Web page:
Sophomore defensive end Drew Ott, who took off the red shirt eight games into last season, looks to help the Hawkeyes improve their pass rush this season.

IOWA CITY — Drew Ott’s world changed quickly last fall.

After growing up more than a couple of dusty gravel roads away from tiny Trumbull, Neb., population 205, and starring on the eight-man football team at his high school in nearby Giltner, things took an unexpected turn when Ott found himself in the fast lane to playing time in the Big Ten.

“It wasn’t something I anticipated, but looking back now, I’m glad I had the experience. I think it can help me now,’’ Ott said. “It was just another change for me to get used to.’’

That was common as Ott adjusted to city life and the fast-changing ways of a football program in search of a pass rush.

“The best thing about being here is that I don’t have to drive 30 minutes to get to a Wal-Mart anymore,’’ Ott said. “It’s all good.’’

The sophomore defensive end got a taste of Big Ten competition when injuries changed his plans to redshirt eight games into Iowa’s 4-8 season last fall, providing Ott with a full-speed demonstration of what Big Ten football was all about.

“I grew up last year, but I didn’t have a lot of choice,’’ Ott said. “I was needed and I did what I could to help the team. Everybody has to start someplace and I’ve got those first-game jitters out of the way. I know what it is like to play at this level.’’

Ott enters his sophomore season better prepared to deal with what lines up across from him than he was a year ago.

He’s added 20 pounds and now carries 265 pounds on his 6-foot-4 frame as he competes for a starting opportunity at an end position.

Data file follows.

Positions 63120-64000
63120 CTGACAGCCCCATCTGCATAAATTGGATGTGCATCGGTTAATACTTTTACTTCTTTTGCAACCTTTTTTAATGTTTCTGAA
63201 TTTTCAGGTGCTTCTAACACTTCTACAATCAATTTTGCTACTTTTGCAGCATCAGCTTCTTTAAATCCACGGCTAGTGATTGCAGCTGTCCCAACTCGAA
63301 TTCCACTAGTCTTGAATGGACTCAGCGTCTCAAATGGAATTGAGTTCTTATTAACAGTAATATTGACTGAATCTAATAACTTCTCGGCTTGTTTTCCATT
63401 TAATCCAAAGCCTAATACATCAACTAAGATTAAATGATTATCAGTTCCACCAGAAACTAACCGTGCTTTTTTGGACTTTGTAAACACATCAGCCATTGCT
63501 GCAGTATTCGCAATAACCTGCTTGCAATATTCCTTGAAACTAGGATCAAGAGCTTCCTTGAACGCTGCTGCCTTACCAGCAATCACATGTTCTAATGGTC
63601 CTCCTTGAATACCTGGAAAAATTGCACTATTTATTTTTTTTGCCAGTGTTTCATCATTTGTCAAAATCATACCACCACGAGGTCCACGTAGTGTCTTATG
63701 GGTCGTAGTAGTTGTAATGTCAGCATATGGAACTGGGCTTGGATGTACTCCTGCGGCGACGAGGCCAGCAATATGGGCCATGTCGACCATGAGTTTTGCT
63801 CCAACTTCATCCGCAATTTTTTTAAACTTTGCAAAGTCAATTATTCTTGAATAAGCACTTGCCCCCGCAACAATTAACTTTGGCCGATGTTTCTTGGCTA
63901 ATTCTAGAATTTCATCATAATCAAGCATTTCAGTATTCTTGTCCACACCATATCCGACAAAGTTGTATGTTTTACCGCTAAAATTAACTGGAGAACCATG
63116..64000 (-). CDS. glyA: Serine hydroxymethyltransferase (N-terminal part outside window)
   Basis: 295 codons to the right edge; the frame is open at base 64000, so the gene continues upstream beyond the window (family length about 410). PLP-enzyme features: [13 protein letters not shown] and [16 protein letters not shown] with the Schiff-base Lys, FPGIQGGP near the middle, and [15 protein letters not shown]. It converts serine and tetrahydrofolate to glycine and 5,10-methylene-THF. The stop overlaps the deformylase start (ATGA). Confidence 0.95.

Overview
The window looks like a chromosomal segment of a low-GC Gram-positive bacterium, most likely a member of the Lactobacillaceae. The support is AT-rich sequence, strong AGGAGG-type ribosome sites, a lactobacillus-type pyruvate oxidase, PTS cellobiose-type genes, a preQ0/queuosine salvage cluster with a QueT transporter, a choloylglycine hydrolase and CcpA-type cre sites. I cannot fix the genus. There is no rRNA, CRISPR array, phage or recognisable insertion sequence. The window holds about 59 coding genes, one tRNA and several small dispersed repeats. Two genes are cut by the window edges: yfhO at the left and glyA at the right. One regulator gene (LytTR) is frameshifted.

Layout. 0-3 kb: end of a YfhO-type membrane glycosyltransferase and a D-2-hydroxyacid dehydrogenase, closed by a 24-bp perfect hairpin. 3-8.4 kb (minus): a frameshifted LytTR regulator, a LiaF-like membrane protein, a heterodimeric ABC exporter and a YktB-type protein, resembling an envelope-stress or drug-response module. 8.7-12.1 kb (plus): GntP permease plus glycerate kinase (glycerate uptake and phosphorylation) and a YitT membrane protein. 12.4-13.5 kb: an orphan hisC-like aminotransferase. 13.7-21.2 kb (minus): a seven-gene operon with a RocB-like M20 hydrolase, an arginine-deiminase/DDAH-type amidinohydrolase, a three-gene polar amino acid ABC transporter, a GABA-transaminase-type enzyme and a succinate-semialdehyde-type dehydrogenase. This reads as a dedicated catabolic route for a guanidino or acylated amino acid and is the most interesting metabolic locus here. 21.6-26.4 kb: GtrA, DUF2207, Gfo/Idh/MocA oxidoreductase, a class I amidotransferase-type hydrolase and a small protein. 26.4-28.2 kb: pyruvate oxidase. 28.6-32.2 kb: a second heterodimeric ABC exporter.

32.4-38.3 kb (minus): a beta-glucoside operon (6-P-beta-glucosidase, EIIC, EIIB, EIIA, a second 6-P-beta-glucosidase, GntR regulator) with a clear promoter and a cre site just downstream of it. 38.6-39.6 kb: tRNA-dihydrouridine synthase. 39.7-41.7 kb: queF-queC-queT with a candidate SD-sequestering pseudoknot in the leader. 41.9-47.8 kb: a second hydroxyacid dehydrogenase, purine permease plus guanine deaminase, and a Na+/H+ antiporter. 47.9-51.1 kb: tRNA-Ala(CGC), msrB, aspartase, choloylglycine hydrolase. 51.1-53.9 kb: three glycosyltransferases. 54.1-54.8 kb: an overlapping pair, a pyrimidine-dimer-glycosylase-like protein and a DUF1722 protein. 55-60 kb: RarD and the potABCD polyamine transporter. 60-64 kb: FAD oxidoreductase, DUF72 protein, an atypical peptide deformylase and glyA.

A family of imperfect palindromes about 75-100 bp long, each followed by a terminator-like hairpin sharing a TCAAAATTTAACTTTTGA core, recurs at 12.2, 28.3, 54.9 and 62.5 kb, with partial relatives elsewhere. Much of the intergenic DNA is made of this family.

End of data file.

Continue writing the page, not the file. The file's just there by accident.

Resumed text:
The extra weight — good pounds as he puts it — should benefit Ott as he duels with offensive linemen and works to disrupt whatever play he finds himself defending.

Ott shares the hopes of nearly every player on the Hawkeyes' defensive line.

He’s hoping to help Iowa create a little more havoc this fall as part of a more effective pass rush.

The Hawkeyes ended the 2012 season ranked last in the Big Ten with 13 sacks and 53 tackles for a loss, the lowest totals in the 14 seasons Kirk Ferentz has coached Iowa.  The numbers also ranked below 100 among the nation’s Football Bowl Subdivision programs.

“I think the objective is to always put a little more pressure on the offense, get the quarterback to move a bit and make him uncomfortable,’’ Ott said. “We’re always looking to do that.’’

Ott feels better prepared to help make that happen this season.

“A year ago, everything was new. The biggest crowd I had played in front of was maybe 1,000 people,’’ he said. “All of a sudden, I’m on the field at Michigan and playing and it’s like, ‘Whoa, this is a brand new ballgame.’ But, you learn from the experience.’’

It is the same type of experience that benefited returning starters Louis Trinca-Pasat and Dominic Alvis as they added starting roles to their resumés last season.

The Hawkeyes return juniors Carl Davis, Mike Hardy and sophomores Darian Cooper, Riley McMinn and Melvin Spears to a defensive line mix which will also include redshirt freshmen Jaleel Johnson and Faith Ekakitie this fall.

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They’ll form the nucleus of what coach Kirk Ferentz expects to evolve into an eight-player rotation.

“The good news is that we have some candidates to make that work,’’ Ferentz said. “With all of the up-tempo looks out there, it doesn’t hurt to have that. It probably helps us play a little more effectively if we can keep fresh bodies on the field.’’

Alvis is the lone senior in the group, although there is some collective experience.

“The key will be for that experience to show on the field in terms of the consistency we have in our game,’’ Ferentz said.

Ott hopes that proves to be the case as well.

“We’ve got to be able to work our hands inside and we’ve got to put more pressure on the quarterback,’’ he said. “We made things too easy for them last fall. We’ve got to put ourselves in a position to go get the sack.’’

Ott believes experience will help make that happen.

“I think a year ago a lot of us, myself included, were just trying to make sure we were in the right place and not reacting instinctively,’’ Ott said.

“I think you’ll see more of that because we are a more veteran group. We can just go out and play and make like tough on the other quarterback. That’s certainly what we’re going to try to get done.’’